Whether you’re just getting started as an Amazon seller or have been at it for a while, you know that you need to ensure the quality of your products. Getting too many sub-5-star reviews and product returns will hurt your business. So we reached out to Andy Church of Insight Quality Services to get answers to sellers’ most burning questions. As a seasoned pro, he was able to provide some great insight about quality inspections.
Over to you, Andy:
Whenever I talk to business owners about quality inspections, they tend to hit me with a barrage of questions. They want to know things like how many units they should inspect, or how to prepare for inspections? Or they want to know what to do if their inspections fail?
It’s natural to have these kinds of questions because the inspection process is complicated. And it can seem pretty daunting to those who aren’t familiar with it.
But no matter how daunting it may seem, remember that it’s important to put your energy into understanding it as best you can.
Investing in quality up front is one of the best things you can do because catching problems early will save you time and money in the long run. And it will also save you from having too many sleepless nights when things go wrong.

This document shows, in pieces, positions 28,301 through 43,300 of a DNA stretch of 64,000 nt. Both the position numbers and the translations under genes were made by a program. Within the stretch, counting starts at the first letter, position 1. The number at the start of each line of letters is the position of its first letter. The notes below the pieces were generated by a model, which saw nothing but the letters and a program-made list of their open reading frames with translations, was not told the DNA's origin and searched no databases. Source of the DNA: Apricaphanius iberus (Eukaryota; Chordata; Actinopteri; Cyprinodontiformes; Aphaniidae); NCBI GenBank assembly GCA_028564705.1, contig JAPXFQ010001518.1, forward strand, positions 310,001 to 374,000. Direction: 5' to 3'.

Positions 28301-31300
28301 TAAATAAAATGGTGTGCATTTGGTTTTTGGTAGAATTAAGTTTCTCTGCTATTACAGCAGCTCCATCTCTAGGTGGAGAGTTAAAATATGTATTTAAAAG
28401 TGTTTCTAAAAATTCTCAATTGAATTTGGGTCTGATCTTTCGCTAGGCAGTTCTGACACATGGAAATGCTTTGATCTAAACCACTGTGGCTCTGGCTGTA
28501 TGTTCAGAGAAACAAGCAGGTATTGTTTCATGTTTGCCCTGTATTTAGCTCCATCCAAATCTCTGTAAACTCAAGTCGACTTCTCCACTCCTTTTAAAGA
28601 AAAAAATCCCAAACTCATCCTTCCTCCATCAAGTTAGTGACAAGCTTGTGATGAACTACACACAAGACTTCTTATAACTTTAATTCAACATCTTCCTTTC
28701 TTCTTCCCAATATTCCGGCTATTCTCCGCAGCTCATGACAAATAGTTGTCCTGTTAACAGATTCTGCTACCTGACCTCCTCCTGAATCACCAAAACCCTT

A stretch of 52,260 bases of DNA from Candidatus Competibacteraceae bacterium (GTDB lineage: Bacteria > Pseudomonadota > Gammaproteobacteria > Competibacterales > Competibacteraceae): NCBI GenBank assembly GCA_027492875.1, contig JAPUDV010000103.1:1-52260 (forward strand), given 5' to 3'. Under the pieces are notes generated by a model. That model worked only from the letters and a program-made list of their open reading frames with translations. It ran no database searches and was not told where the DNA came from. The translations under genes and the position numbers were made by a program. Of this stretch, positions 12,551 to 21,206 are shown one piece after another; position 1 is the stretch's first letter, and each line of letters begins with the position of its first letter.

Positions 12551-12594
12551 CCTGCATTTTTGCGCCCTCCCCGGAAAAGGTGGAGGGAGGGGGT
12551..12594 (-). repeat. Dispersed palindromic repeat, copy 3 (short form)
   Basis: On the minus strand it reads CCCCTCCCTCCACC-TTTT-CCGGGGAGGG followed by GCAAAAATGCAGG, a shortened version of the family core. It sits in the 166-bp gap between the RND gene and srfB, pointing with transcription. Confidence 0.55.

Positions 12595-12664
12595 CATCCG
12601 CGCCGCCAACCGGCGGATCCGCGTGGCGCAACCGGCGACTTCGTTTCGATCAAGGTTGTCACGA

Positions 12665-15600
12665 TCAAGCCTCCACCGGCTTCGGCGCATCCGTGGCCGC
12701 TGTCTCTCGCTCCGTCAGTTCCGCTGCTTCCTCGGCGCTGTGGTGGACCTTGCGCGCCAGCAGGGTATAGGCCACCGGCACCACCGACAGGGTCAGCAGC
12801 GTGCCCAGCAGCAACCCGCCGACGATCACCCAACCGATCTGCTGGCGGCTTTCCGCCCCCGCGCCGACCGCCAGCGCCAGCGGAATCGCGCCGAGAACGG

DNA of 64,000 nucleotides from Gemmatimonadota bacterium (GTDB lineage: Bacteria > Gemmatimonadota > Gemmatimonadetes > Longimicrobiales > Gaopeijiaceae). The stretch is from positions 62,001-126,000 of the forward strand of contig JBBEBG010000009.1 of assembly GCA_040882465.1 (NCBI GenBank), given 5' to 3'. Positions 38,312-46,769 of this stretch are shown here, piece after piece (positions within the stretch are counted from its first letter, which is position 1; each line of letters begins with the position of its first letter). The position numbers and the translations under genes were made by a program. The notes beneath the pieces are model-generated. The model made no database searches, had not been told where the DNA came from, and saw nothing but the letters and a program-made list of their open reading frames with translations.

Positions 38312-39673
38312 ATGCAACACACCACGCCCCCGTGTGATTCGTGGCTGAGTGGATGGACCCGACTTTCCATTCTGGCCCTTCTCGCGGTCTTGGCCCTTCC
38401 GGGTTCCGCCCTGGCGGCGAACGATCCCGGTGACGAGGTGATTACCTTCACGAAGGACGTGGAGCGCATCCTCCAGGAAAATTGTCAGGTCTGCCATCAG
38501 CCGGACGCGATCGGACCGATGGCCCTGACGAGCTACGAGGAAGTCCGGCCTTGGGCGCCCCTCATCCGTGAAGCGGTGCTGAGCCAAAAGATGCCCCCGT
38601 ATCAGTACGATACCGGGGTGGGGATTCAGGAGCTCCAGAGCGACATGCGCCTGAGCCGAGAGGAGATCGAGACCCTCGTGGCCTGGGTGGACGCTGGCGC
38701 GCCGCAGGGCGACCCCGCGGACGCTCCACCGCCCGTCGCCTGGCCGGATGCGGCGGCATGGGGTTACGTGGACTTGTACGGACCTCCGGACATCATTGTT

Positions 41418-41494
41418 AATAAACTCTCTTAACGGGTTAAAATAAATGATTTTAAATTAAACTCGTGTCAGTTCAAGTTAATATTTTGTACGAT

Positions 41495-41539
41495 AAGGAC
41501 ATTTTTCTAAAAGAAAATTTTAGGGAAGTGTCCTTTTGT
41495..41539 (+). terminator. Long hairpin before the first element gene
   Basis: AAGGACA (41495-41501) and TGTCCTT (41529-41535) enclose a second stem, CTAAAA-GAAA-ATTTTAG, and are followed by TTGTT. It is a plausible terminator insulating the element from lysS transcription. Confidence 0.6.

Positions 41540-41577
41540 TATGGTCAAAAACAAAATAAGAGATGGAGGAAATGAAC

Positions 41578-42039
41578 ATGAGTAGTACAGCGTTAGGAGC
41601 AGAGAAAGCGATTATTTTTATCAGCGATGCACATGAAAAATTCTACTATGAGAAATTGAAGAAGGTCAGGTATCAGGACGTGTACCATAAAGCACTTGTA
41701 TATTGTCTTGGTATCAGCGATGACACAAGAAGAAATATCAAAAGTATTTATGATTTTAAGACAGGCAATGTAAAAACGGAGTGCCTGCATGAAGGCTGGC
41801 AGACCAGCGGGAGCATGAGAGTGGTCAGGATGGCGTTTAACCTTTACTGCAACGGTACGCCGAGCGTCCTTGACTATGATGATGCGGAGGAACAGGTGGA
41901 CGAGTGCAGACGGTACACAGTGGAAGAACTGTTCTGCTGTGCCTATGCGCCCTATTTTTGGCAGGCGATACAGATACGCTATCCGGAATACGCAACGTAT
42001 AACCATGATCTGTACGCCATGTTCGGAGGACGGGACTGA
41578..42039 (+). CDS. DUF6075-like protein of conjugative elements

The High Cost of Not Investing in Quality Inspections
I’ve had plenty of customers who learned the value of inspections the hard way before eventually deciding to work with me. For example, I worked with a company that makes fire pits.
They should have had their fire pits properly inspected at the factory before shipping. But, alas, they didn’t. And the factory sent their units to the USA. It was only after the fire pits arrived that they realized they would have to be reworked.
They brought in teams of people and spent tens of thousands of dollars to finish the job. And all that could have been avoided if they had just invested in third-party quality control at the factory.
6 of the Most Common Questions About Quality Inspections, Now Answered
The quality inspection process is important to understand. So if you’ve got questions about it, then by all means, you should ask them! Asking your questions and getting answers to them is one of the best investments you can make with your time.
Below are 6 common questions about quality inspection and my answers. These answers are all based on my years of experience in the industry. And I love to share my knowledge and expertise! So, let’s begin.
#1 What’s the best practice on the percentage of units to inspect? For example, should you inspect all units on the first order and 30% on all future orders?
In terms of percentages, there is no one-size-fits-all answer. Using a set percentage such as 10, 20 or 30% may not be appropriate. And it’s often impractical to conduct a 100% inspection of your order.
To determine the right percentage for your situation, you need to figure out your AQL (Acceptable Quality Limit).